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From: Geof Collis
Date: May 26, 2010 3:45PM
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Sorry John, still dont buy it, I'll expand the
acronym/abbreviation the first time it appears on a page, the user
has some responsibility in taking it from there.
At 04:18 PM 5/26/2010, you wrote:
>Geof Collis wrote:
> > I'm not sure where I read it but that is also the method I have
> > adopted because of it.
> > I also have to wonder how using it will help someone who can't use a
>Sorry Geoff, this is simply the wrong perspective to be taking here: don't
>develop for specific devices or software, develop according to standards.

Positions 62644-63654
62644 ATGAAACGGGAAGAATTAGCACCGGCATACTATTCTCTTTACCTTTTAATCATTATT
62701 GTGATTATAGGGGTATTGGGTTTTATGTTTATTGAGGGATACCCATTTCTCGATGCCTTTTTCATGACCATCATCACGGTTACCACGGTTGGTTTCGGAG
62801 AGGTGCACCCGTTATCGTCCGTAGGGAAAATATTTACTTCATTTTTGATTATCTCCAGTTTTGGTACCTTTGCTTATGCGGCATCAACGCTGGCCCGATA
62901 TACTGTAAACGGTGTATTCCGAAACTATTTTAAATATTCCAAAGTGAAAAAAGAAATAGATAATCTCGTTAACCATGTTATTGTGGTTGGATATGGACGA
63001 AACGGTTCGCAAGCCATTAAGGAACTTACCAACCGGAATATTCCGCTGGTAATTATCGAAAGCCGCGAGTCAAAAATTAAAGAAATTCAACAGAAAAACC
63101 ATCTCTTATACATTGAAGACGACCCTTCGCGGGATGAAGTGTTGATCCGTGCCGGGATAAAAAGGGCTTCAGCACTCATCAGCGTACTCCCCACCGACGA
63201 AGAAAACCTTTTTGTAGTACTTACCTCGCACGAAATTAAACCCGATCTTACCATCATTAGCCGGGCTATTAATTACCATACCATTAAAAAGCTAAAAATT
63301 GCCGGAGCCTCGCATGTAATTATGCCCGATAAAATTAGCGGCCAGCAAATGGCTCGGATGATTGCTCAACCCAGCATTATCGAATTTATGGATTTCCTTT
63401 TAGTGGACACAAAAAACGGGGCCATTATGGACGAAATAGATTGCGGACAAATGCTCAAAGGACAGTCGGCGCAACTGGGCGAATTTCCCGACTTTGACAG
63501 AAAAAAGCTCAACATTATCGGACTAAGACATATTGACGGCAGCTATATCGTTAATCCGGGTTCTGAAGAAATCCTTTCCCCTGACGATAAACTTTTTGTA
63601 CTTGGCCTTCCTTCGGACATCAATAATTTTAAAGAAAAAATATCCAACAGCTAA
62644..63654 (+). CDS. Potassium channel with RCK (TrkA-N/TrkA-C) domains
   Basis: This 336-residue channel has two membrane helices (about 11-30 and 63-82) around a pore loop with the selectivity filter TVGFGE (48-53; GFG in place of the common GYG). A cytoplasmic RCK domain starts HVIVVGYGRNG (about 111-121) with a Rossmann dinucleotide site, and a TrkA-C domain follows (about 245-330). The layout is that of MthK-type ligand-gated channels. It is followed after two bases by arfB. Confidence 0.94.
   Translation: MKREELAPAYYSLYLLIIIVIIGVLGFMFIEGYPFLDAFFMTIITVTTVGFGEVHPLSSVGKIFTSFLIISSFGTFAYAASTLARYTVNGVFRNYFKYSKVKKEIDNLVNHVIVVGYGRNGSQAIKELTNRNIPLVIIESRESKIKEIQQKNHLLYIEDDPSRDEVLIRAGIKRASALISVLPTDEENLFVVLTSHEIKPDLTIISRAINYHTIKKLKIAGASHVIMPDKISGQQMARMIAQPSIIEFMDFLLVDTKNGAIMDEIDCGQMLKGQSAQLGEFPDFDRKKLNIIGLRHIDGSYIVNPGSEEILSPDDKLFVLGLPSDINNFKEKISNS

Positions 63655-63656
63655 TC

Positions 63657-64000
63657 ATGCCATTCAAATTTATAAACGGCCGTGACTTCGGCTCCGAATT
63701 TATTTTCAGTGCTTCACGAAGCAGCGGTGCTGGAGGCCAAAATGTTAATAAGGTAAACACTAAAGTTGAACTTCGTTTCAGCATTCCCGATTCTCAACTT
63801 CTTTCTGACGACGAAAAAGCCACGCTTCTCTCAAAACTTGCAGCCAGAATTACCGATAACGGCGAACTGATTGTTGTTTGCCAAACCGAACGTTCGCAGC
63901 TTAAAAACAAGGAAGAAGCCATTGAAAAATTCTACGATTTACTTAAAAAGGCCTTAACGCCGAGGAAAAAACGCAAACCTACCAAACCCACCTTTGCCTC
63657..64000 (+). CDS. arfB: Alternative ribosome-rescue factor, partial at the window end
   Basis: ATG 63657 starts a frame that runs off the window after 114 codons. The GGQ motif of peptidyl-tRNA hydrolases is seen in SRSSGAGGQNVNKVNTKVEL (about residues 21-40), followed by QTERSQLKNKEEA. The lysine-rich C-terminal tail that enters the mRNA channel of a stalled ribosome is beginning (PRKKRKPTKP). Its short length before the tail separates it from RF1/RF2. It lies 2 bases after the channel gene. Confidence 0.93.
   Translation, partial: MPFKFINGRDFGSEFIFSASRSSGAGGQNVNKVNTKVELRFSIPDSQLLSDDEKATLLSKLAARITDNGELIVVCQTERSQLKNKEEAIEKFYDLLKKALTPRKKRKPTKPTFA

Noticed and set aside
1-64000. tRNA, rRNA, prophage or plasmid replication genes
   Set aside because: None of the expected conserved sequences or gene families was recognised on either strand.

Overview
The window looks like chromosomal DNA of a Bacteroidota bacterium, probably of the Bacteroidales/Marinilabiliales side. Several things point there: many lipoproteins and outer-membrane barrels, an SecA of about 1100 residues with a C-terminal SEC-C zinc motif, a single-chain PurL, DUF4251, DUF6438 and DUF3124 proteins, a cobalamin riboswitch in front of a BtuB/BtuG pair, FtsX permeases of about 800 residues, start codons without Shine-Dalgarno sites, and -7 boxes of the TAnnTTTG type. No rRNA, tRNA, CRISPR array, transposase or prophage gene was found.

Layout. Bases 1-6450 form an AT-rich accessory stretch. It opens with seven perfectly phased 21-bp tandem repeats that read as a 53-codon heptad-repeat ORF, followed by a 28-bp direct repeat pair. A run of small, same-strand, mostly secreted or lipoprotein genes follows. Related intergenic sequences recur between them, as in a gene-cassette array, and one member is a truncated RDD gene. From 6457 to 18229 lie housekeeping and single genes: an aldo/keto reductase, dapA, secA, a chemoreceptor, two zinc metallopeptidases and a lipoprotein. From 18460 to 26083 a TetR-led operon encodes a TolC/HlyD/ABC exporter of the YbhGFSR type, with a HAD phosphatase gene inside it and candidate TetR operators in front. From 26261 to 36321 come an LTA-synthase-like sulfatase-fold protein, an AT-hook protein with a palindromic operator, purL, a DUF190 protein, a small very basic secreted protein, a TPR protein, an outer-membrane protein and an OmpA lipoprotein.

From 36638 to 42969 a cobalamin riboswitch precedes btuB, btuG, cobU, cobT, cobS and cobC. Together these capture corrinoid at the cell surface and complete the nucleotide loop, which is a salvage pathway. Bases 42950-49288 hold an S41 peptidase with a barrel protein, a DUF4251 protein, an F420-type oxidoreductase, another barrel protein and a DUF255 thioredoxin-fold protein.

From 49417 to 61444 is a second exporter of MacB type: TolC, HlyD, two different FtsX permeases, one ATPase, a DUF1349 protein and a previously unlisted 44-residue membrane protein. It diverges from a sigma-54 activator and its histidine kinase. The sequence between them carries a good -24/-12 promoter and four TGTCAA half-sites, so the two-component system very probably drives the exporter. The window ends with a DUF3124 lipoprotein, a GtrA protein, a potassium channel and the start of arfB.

>Any other strategy will end up biting you in the back end at some point in
> >> It means that Jaws will NOT support the @title in <abbr> and <acronym>.
>It means nothing of the sort. It is simply a user setting that can be
>adjusted in a particular piece of software, and what JAWS does versus what
>NVDA does (versus what Voiceover does, and HAL, and WindowEyes, and...) is
>already a hugely different kettle of fish. Again, developing for a piece
>of software or a specific device is the wrong way forward - develop to the
>standards and let the software/end user make the choice of how and what
>they will consume your information.
> >> I stand with what I was saying earlier: explain what the acronym or
> >> abbreviation means on it's first occurence in the page (other than
> >> navigation or headings, for obvious reasons) by presenting it
> >> explicitely first, then give out it's acronym or abbreviation in
> >> parenthesis. Seems like the best option to me, a win-win situation
> >> for everyone.
>This is not a wrong strategy, but it is not a complete strategy either